Folks who sell things do not always go into the hazards involved in some of the "added benefits" they sell!

I'm not a designer, so no real idea but it does sound like the "equalization" may not be a well proven item. Voltage increased by 25% over speced voltage sounds a bit too much to me.

Is there a good explanation of what equalization is supposed to do for the batteries? I've never heard it used before.
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Old 07-29-2021, 02:44 PM   #6
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Is there a good explanation of what equalization is supposed to do for the batteries? I've never heard it used before.
Aha, I get to spout off again!

Equalization is well known in the boating world that I come from. Standard, flooded cell lead acid batteries- the ones with the filler caps, tend to let the lead sulfate that is produced when they discharge, slough off of the plates and settle out at the bottom of the battery instead of staying on the plates, particularly if they sit discharged for several days at a time.

Equalization raises the charging voltage to 15+ volts and causes electrolyte disassociation or "boiling" which off gasses H2 and O2 on opposing plates. This off gassing stirs up the electrolyte and puts the lead sulfate back in suspension where it can be converted to sulfuric acid and lead which increases the state of charge.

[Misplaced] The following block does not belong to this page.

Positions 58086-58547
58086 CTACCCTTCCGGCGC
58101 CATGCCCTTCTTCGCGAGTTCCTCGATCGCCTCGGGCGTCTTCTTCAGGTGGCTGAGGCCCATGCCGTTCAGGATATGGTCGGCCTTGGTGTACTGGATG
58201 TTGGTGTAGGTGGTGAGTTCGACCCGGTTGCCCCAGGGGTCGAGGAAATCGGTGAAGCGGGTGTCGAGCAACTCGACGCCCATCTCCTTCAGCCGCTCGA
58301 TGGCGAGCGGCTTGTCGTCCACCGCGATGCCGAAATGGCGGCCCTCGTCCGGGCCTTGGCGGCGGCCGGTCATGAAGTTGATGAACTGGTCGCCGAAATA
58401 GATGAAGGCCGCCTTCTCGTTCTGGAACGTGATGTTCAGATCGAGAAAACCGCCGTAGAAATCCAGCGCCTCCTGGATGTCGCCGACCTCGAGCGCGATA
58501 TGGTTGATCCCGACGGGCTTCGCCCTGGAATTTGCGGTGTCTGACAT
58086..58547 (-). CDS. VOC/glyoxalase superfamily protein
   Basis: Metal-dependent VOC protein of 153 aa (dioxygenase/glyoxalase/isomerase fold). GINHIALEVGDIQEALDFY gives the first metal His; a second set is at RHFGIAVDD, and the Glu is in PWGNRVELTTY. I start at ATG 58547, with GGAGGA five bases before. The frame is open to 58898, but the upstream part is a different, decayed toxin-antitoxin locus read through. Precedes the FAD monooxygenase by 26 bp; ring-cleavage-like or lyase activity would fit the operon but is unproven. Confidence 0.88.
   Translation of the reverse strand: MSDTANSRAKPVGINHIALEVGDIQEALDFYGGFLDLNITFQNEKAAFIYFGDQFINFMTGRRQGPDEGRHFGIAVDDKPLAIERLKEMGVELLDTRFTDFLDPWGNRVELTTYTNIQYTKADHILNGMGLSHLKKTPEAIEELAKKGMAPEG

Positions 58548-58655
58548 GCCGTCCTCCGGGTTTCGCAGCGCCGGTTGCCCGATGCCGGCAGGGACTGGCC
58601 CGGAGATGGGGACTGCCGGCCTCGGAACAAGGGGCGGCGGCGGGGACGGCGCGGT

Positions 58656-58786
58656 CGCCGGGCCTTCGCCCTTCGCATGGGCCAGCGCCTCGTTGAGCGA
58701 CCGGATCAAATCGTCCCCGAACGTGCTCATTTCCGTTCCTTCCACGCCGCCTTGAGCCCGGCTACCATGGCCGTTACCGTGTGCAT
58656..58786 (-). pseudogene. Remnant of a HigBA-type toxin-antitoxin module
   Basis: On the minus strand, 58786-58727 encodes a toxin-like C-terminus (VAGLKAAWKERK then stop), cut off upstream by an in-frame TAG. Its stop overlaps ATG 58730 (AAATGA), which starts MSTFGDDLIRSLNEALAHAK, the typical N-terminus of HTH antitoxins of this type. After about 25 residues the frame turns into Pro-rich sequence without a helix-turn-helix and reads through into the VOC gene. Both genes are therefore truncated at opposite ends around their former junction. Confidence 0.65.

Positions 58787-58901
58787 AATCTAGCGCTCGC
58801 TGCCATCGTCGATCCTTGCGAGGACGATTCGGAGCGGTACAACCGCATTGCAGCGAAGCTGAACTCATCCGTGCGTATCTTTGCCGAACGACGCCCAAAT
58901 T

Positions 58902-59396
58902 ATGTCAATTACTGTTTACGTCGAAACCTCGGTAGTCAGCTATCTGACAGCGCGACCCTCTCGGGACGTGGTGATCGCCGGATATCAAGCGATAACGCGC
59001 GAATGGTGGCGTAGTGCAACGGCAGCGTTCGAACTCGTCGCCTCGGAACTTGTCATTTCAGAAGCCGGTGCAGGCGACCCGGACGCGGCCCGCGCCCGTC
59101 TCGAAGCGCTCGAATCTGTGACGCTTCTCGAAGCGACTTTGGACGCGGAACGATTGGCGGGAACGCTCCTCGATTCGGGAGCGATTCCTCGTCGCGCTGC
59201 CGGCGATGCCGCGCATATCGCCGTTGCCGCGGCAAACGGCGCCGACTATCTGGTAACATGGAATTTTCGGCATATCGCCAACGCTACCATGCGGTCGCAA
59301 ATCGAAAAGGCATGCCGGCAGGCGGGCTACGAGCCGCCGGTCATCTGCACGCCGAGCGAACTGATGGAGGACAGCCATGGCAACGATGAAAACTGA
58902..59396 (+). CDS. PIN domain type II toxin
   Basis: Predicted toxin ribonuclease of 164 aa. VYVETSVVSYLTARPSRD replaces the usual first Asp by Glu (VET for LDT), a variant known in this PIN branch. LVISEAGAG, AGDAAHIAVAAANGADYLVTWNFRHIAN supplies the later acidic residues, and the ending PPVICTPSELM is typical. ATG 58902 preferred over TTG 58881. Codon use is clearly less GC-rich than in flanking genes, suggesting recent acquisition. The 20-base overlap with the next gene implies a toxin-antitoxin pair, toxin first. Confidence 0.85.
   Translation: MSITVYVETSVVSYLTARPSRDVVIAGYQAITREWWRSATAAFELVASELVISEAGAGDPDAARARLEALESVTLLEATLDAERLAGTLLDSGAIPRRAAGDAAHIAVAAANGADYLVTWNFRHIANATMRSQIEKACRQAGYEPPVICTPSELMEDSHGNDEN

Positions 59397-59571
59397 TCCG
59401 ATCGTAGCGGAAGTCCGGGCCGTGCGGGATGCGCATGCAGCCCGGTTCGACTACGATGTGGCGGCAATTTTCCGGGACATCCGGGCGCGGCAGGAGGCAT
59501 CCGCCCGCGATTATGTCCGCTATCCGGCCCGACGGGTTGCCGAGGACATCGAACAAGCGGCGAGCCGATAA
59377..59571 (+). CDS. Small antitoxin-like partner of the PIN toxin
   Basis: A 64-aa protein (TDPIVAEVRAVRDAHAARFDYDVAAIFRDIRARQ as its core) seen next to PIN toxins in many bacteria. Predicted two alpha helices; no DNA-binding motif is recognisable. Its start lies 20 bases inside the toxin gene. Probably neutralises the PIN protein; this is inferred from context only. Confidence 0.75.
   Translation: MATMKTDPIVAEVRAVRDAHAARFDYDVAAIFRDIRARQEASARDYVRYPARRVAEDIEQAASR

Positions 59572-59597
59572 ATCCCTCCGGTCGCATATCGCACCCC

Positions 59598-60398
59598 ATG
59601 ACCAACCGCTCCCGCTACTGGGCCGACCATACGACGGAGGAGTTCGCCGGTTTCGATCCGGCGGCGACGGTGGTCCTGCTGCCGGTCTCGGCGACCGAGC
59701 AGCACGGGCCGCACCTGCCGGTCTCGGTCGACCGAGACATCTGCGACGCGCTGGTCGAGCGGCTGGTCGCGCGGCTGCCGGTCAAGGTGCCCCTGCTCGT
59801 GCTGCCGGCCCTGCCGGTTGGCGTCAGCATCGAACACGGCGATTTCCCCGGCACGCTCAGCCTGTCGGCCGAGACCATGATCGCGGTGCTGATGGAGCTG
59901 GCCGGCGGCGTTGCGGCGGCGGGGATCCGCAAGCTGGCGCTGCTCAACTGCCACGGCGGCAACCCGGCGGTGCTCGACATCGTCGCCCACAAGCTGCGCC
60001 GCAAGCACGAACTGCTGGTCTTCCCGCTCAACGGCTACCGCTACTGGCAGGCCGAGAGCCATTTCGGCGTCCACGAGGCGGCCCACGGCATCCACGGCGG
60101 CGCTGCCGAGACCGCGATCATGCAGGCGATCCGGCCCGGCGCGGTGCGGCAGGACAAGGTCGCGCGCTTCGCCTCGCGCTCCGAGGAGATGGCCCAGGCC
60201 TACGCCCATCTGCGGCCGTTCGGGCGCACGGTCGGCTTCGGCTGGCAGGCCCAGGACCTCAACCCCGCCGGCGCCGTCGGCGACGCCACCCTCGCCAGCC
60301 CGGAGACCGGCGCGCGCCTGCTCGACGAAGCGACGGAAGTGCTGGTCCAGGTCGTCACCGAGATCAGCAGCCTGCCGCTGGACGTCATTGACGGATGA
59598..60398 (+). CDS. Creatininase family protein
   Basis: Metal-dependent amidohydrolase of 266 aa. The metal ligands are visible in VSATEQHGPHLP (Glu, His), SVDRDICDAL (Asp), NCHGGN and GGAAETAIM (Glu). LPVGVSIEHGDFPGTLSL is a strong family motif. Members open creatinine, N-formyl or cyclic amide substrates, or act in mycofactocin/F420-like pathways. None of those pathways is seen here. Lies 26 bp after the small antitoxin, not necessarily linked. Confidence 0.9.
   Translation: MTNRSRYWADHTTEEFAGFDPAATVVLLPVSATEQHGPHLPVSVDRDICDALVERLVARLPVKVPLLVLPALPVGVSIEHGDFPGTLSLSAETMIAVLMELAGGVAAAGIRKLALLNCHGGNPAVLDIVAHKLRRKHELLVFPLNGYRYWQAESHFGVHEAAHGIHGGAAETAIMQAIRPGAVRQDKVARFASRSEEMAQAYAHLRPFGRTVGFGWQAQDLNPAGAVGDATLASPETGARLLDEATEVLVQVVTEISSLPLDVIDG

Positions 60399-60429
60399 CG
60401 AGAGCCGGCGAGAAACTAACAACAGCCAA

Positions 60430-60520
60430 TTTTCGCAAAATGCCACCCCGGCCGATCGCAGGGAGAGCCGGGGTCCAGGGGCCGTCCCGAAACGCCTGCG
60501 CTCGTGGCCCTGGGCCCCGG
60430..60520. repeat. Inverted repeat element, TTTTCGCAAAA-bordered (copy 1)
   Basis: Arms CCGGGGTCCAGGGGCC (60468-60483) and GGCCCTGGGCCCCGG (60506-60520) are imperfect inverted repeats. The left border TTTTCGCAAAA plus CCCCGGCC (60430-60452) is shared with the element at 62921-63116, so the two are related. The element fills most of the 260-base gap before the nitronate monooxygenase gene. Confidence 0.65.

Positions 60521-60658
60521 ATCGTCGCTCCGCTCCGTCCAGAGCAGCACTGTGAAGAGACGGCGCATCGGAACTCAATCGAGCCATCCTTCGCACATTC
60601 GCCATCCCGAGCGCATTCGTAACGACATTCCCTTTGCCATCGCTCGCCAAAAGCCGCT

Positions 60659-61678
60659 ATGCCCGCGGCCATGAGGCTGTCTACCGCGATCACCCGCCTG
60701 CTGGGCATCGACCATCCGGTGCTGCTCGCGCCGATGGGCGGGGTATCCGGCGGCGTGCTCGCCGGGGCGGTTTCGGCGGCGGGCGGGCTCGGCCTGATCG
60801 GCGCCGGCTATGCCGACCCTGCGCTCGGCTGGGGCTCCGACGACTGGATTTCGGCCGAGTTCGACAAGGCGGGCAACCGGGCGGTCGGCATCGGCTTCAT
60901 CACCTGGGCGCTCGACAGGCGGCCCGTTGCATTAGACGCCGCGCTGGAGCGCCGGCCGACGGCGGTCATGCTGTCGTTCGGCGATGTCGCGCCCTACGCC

I am not a fan of it and have rarely used it, but most FLA manufacturers agree it helps return a battery to full capacity. A moderate size solar panel like the 100 watt I have on my MH can easily charge up a partially charged battery in a few days and keep it topped up.

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Old 08-04-2021, 06:54 PM   #7
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Equalization

Indeed, as DavidM said " Equalization is well know in the boating Flooded Lead Acid world, and as he said it take the batteries up to ≈15VDC and "stirs the pot" to try and unsulfate the batteries.It is usually a manual process and should be use sparingly and then only for 2 - 4 hours in a 3 or 4 battery FLA bank.


Take my rig for example, while on shore power and in the "float" mode my batter voltage is 13.25VDC. This will sulfate the batteries over time so I try to equalize once at the end of the winter season and once at the end of the summer season. We are mostly on shore power or generator - one measly 60 W solar panel. I equalize for 3 hours AND MAKE SURE THE BATTERY IS WATERED. If the water gets low enough to show the plates that battery(S) are finished.


It cost several thousands of $ to come to this conclusion in my big boat battery banks. Properly maintained a battery will last 10 years. I was a hard head!


Remember this when you think of Lithium and the long term costs. Personally, I think if you expect to boondock and plan a 7 year or more RV adventure and bite the bullet and scream. Install Lithium, solar panels to charge them, change the Inverter/Charger to the 4 or 5 stage charger and full sinewave, get the top quality solar mppt solar charger and a 2KW Inverter sinewave. This will cost a lot of money so plan it in your budget right away. BTW - all cruising (boondockers) sailors have changed to Lithium & assoc system or are thinking about it and how to get the $ to do it.